Vaccine-induced allo-hla-reactive memory T cells in a kidney transplantation candidate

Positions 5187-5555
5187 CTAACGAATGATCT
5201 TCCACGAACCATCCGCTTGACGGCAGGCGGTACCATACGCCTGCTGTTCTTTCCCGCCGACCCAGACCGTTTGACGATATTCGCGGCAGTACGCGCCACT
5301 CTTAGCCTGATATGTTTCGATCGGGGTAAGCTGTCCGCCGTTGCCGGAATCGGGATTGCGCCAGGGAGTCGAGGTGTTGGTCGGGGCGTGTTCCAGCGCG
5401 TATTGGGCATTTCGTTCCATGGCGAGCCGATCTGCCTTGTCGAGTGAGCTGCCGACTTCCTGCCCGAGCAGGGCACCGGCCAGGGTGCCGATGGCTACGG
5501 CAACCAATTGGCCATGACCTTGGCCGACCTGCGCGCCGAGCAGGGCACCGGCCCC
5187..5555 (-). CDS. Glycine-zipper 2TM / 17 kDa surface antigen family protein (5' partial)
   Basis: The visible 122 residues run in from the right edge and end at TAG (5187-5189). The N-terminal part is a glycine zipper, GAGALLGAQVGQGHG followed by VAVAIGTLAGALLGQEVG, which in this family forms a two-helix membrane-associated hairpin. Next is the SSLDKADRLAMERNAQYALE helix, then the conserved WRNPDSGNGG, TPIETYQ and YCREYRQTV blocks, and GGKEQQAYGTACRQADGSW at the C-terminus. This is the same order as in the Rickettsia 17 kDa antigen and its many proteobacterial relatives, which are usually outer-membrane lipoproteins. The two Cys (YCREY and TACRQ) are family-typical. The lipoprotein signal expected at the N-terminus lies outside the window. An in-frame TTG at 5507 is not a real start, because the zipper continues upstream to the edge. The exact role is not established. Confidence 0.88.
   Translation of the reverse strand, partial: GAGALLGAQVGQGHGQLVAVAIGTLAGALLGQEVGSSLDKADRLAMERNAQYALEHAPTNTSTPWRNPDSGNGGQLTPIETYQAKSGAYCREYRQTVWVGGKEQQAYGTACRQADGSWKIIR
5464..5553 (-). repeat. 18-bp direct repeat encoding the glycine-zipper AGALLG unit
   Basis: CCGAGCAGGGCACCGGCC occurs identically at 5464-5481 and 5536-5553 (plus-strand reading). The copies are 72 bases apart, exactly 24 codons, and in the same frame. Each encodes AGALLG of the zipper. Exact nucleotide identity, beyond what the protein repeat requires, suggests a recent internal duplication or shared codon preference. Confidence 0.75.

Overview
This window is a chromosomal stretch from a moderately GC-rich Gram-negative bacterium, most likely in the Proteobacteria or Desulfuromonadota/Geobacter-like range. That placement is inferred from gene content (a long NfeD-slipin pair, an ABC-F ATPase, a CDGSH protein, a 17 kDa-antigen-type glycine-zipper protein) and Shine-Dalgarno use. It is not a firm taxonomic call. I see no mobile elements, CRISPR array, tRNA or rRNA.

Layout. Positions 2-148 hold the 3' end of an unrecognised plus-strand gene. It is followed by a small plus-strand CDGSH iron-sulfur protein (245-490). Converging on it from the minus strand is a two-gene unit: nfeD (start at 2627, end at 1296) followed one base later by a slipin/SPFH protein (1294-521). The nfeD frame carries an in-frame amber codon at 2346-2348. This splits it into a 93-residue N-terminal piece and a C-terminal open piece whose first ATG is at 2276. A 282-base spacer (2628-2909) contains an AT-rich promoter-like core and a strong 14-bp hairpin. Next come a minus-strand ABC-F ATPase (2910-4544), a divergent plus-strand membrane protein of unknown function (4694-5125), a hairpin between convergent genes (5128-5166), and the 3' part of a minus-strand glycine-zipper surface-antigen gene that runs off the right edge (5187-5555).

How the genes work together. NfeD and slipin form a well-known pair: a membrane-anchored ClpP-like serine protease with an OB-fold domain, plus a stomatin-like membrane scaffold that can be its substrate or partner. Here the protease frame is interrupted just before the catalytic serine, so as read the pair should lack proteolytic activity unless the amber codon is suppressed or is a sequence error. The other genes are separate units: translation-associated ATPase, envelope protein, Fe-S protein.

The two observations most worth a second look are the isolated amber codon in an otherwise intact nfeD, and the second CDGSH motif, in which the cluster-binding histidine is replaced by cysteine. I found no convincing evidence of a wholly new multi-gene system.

Background. Allo-human leukocyte antigen (HLA) reactivity by naturally acquired viral-specific memory T cells is common. However, the effect of successful vaccination on the alloreactive memory T-cell repertoire is unclear. We hypothesized that vaccination could specifically induce allo-HLA-reactive memory T cells. Methods. A varicella-zoster virus (VZV) immediate early 62 (IE62)-specific CD8 memory T-cell clone was single cell sorted from a VZV seronegative renal transplant candidate after response to live attenuated varicella vaccination. To analyze the allo-HLA reactivity, the VZV IE62-specific T-cell clone was tested against HLA-typed target cells and target cells transfected with HLA molecules, in both cytokine production and cytotoxicity assays. Results. The varicella vaccine-induced VZV IE62-specific T-cell clone specifically produced interferon-γ when stimulated with HLA-B*55:01-expressing Epstein-Barr virus-transformed B cells and HLA-B*55:01-transfected K562 cells (single HLA antigen expressing cell line [SALs]) only. The clone also demonstrated specific cytolytic effector function against HLA-B*55:01 SALs and phytohemagglutinin blasts. Cytotoxicity assays using proximal tubular epithelial cell and human umbilical vein endothelial cell targets confirmed the kidney tissue specificity of the allo-HLA-B*55:01 reactivity, and the relevance of the cross-reactivity to clinical kidney transplantation. The results also suggest that molecular mimicry, and not bystander proliferation, is the mechanism underlying vaccine-induced alloreactivity. Conclusions. Varicella vaccination generated a de novo alloreactive kidney cell-specific cytolytic effector memory T cell in a patient awaiting renal transplantation. Vaccination-induced alloreactivity may have important clinical implications, especially for vaccine timing and recipient monitoring.